The Wakpala of South Dakota, on the Standing Rock Sioux Reservation, raised $300.03 with a blanket dance during their traditional Wakpala Wacipi. "The elders in the community, the Uncis and Lalas (Grandmas and Grandpas) were brought to tears to see their children and grandchildren working to get our sacred lands back," reports Chase Iron Eyes of the Standing Rock Sioux Tribe.
International media is beginning to pick up on this story. You can read about it in the Guardian, the Associated Press, and on CBS and ABC news. In addition, the Lakota have gained a powerful ally in the United Nations High Commission on Refugees (UNHCR), which issued a statement from Geneva yesterday.
The United Nations Special Rapporteur on the rights of indigenous peoples, James Anaya, urged the United States Government and the local and state authorities in South Dakota to address concerns expressed by the Lakota, Dakota and Nakota peoples about the pending sale of Pe' Sla.
United Nations Special Rapporteur James Anaya on Democracy Now!
"The views and concerns of the Lakota, Dakota and Nakota peoples need to be considered regarding any private or government activity that would affect their right to continue to maintain their traditional cultural and ceremonial practices associated with Pe' Sla," Anaya stressed. Anaya is a Regents Professor and the James J. Lenoir Professor of Human Rights Law and Policy at the University of Arizona. As Special Rapporteur, he is independent from any government or organization.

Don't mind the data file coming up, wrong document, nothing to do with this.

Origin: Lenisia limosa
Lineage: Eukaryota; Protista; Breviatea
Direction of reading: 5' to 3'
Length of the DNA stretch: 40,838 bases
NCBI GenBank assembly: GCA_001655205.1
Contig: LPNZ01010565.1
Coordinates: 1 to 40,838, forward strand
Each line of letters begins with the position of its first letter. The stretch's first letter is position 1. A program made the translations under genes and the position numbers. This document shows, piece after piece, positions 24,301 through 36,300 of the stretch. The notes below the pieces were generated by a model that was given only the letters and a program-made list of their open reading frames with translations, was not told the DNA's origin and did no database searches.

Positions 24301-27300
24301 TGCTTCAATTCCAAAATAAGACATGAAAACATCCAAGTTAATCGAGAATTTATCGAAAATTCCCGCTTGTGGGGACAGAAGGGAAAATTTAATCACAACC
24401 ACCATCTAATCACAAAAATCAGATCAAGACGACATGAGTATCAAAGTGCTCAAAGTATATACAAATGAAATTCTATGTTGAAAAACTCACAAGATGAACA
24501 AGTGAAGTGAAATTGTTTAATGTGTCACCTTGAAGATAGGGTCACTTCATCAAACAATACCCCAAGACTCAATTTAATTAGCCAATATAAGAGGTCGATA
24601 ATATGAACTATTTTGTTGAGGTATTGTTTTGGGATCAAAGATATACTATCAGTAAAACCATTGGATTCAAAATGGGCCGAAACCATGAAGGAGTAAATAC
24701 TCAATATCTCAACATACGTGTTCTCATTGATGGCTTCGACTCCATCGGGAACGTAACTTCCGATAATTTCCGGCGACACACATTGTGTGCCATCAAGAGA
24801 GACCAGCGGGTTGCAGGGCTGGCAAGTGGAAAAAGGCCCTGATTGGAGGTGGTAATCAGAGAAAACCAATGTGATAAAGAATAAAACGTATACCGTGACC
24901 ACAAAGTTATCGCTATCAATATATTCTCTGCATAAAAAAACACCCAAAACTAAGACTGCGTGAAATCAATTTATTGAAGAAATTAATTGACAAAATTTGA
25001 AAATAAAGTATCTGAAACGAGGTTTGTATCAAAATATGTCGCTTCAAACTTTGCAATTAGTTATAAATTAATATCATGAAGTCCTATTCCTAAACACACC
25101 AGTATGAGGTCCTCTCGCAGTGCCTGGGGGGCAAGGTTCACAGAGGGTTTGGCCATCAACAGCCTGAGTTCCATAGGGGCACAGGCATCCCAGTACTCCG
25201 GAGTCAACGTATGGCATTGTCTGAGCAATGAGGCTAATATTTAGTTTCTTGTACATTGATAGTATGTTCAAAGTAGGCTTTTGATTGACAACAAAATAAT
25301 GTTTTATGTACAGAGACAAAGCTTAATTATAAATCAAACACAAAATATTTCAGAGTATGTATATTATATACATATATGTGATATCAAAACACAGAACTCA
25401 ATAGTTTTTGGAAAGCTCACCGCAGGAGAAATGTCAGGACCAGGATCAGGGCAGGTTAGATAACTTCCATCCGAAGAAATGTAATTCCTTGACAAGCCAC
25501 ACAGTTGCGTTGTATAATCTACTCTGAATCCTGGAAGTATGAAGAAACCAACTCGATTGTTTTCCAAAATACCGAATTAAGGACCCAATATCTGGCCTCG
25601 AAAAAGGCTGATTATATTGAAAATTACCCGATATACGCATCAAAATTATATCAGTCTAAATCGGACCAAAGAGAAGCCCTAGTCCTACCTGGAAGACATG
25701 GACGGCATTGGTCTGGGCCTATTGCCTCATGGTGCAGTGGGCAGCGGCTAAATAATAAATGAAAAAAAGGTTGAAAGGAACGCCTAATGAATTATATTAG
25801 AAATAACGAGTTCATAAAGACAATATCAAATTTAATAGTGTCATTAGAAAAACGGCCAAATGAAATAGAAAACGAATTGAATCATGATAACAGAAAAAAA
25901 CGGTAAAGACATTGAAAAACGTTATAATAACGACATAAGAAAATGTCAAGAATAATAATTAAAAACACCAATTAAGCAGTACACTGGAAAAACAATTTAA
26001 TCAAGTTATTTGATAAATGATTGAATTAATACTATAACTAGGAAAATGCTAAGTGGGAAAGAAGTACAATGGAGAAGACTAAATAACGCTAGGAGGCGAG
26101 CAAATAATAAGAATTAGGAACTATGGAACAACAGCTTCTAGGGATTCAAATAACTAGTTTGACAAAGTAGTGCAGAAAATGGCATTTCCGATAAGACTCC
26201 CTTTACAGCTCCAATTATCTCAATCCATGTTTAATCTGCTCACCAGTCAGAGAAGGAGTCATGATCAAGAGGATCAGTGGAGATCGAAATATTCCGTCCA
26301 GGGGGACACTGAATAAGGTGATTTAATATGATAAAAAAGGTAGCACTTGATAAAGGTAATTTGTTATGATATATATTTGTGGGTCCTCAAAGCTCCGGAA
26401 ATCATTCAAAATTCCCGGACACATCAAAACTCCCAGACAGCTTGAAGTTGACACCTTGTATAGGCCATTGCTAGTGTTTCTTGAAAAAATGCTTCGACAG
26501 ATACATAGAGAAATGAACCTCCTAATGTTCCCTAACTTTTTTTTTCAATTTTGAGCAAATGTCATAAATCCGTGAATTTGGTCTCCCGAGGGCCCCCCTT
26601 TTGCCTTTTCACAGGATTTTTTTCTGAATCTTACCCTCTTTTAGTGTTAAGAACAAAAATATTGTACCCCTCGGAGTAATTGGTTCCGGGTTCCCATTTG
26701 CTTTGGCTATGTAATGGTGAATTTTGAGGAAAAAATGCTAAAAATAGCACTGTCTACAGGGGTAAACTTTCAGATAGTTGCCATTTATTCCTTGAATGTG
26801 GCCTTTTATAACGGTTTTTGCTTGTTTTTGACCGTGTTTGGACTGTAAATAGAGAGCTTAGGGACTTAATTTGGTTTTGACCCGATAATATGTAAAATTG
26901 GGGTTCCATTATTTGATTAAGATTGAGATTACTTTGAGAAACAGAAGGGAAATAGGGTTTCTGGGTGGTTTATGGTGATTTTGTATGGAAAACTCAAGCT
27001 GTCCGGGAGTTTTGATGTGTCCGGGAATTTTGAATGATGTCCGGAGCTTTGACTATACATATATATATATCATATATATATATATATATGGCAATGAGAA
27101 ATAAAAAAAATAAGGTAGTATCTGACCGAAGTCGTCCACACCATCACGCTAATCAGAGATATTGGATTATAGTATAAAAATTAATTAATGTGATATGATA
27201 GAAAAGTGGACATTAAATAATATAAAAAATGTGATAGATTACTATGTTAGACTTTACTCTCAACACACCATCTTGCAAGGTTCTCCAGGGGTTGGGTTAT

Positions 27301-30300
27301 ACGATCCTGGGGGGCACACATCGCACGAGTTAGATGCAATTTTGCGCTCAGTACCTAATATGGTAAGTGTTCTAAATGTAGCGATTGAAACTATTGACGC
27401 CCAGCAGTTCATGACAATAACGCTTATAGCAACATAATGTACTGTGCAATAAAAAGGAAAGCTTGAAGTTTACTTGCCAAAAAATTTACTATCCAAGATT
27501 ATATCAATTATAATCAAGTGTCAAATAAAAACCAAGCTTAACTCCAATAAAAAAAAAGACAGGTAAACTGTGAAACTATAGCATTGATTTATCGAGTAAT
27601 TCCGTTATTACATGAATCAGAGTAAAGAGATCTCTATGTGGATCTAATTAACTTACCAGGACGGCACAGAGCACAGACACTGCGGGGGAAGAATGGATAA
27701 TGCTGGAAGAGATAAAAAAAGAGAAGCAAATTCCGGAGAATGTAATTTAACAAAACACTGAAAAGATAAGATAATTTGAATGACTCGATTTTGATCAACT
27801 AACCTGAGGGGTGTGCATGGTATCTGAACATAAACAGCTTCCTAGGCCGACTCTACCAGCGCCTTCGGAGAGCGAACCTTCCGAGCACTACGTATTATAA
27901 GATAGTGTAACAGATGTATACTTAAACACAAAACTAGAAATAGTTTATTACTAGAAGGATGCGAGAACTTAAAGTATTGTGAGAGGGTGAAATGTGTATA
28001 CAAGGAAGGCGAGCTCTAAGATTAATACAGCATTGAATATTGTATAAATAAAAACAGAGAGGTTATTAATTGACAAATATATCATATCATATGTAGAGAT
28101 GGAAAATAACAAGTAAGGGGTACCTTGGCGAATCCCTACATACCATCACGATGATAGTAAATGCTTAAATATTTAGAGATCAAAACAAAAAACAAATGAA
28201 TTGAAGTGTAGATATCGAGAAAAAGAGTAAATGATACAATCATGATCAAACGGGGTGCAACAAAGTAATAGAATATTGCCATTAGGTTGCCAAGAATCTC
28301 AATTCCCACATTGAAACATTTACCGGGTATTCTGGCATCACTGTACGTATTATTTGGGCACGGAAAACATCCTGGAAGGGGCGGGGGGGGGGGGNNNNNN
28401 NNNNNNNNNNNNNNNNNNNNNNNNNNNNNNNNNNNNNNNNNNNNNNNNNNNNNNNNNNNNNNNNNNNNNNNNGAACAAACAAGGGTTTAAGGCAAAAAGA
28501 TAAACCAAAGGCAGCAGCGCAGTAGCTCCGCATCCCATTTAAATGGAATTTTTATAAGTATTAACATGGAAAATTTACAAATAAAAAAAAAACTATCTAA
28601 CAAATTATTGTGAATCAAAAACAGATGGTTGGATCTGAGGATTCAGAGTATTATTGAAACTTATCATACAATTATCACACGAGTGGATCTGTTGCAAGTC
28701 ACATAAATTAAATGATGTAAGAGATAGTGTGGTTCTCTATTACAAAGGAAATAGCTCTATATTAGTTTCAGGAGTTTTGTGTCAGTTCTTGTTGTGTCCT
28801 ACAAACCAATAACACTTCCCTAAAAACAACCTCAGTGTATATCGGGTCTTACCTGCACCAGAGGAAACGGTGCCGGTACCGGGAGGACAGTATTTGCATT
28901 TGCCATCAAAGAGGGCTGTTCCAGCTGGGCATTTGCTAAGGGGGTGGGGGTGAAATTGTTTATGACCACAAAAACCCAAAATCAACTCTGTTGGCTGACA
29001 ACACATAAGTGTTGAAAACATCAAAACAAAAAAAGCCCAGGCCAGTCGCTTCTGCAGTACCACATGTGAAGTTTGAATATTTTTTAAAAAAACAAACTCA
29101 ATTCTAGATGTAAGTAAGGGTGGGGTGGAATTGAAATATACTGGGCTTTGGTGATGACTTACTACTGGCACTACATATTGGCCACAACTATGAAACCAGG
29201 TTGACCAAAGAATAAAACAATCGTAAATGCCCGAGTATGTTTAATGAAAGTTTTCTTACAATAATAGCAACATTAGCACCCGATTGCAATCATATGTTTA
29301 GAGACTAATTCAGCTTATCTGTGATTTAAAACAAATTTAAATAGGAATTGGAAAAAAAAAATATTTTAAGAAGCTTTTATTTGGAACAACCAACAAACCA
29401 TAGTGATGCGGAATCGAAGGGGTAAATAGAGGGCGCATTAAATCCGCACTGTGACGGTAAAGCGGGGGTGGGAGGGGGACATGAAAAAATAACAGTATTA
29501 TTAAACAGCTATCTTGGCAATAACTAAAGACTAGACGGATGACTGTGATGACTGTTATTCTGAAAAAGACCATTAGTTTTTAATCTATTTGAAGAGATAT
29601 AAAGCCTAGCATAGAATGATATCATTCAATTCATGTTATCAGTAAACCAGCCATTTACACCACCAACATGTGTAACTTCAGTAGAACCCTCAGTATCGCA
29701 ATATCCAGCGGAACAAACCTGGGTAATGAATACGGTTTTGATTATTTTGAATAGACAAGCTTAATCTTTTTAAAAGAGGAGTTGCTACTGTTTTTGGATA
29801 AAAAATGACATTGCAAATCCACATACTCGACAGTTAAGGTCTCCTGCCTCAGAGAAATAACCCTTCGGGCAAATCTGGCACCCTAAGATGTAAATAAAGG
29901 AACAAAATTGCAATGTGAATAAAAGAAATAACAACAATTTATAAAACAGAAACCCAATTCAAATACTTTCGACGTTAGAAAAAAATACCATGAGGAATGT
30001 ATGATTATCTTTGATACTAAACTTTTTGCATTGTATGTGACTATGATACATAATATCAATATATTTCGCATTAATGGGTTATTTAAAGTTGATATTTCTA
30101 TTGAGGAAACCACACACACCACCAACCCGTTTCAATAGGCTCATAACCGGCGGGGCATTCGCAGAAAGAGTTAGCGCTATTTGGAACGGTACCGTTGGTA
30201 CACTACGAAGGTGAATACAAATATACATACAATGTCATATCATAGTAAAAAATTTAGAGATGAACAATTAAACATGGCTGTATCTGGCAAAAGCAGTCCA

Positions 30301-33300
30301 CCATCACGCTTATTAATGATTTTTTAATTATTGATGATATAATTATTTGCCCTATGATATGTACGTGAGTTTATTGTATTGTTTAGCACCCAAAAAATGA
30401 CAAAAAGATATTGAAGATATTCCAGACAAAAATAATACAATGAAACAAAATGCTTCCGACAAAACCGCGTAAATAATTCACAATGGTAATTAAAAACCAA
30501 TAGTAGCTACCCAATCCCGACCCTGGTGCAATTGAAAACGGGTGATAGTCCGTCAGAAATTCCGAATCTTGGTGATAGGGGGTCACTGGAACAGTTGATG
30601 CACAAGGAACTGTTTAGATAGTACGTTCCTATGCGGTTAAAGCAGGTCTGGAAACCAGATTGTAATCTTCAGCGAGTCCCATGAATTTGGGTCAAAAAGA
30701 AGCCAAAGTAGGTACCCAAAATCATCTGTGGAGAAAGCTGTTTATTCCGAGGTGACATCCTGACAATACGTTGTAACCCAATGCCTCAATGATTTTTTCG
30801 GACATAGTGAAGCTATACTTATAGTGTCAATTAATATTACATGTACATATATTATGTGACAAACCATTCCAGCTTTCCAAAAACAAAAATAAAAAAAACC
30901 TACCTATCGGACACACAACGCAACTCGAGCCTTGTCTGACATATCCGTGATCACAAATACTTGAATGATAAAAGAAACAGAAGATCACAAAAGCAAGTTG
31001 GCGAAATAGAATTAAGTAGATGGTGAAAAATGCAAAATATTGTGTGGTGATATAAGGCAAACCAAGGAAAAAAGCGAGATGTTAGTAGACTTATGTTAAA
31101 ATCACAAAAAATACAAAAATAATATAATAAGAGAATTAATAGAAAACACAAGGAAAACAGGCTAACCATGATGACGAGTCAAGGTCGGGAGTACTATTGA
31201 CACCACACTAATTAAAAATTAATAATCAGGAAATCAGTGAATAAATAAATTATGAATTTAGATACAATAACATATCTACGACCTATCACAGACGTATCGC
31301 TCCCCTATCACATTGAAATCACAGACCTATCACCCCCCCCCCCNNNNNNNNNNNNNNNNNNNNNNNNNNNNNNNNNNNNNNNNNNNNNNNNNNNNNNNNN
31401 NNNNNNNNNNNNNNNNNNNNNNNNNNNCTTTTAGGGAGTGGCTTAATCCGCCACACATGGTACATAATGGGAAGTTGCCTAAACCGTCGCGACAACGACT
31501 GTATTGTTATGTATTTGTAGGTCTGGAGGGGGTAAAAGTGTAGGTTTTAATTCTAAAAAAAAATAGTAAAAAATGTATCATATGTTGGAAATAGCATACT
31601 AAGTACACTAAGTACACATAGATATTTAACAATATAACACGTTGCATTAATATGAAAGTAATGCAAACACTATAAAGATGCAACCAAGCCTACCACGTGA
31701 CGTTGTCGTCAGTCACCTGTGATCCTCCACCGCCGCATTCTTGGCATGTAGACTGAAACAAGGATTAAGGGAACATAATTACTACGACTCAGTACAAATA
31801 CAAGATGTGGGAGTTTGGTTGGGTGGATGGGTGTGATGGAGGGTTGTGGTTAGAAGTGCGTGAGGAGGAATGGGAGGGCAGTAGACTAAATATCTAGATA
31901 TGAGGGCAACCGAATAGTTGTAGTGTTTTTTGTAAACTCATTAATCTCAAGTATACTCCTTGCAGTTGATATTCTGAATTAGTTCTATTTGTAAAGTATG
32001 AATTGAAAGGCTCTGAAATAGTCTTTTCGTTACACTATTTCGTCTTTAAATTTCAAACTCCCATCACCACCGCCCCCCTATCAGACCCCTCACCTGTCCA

After much consideration, Rosebud Sioux Tribe has now allocated $1.3 million. Chase Iron Eyes says, "While this is exciting and makes us as a team hopeful, the possible purchase price of all 2000 acres of Pe' Sla available for purchase is possibly $6 to $10 million dollars."
Still, this puts the Lakota in the position of buying back their own land, and there is something about it that does not feel right. Worse is the thought of the children of the poorest of the poor raising pennies by blanket dances at pow wows. It is admirable and inspiring, but one cannot feel happy that those from whom we have taken so much have to sacrifice all that they have to remain connected to their creation stories. Their stories are all that they have. How can you purchase a story that is so connected to the land? White culture cannot resonate with this association between self and the landscape.
Winona La Duke, native activist and scholar, writes about the irony of the reclamation of sacred lands in "Recovering the Sacred."
At stake is nothing less than the ecological integrity of the land base and the physical and social health of Native Americans throughout the continent. In the end there is no absence of irony: the integrity of what is sacred to native Americans will be determined by the government that has been responsible for doing everything in its power to destroy Native American cultures.
How would the Lakota "feel" if Pe'Sla were destroyed?
"It would be a pain that it is difficult to describe." Sarah Jumping Eagle says. "It would only be comparable to another Wounded Knee Massacre, or to having one of my relatives killed in front of me. When we say 'Mitakuye Oyasin,' it is a prayer and it is a way of life."
For Sarah Jumping Eagle and other Lakota, Pe' Sla is their relative and should be treated as such.
When one looks at the NASA photo of the Black Hills from space, it does look like a heart. The people say this is the eagle's point of view, the Heart of All That Is; the source of lifeblood for the tribes.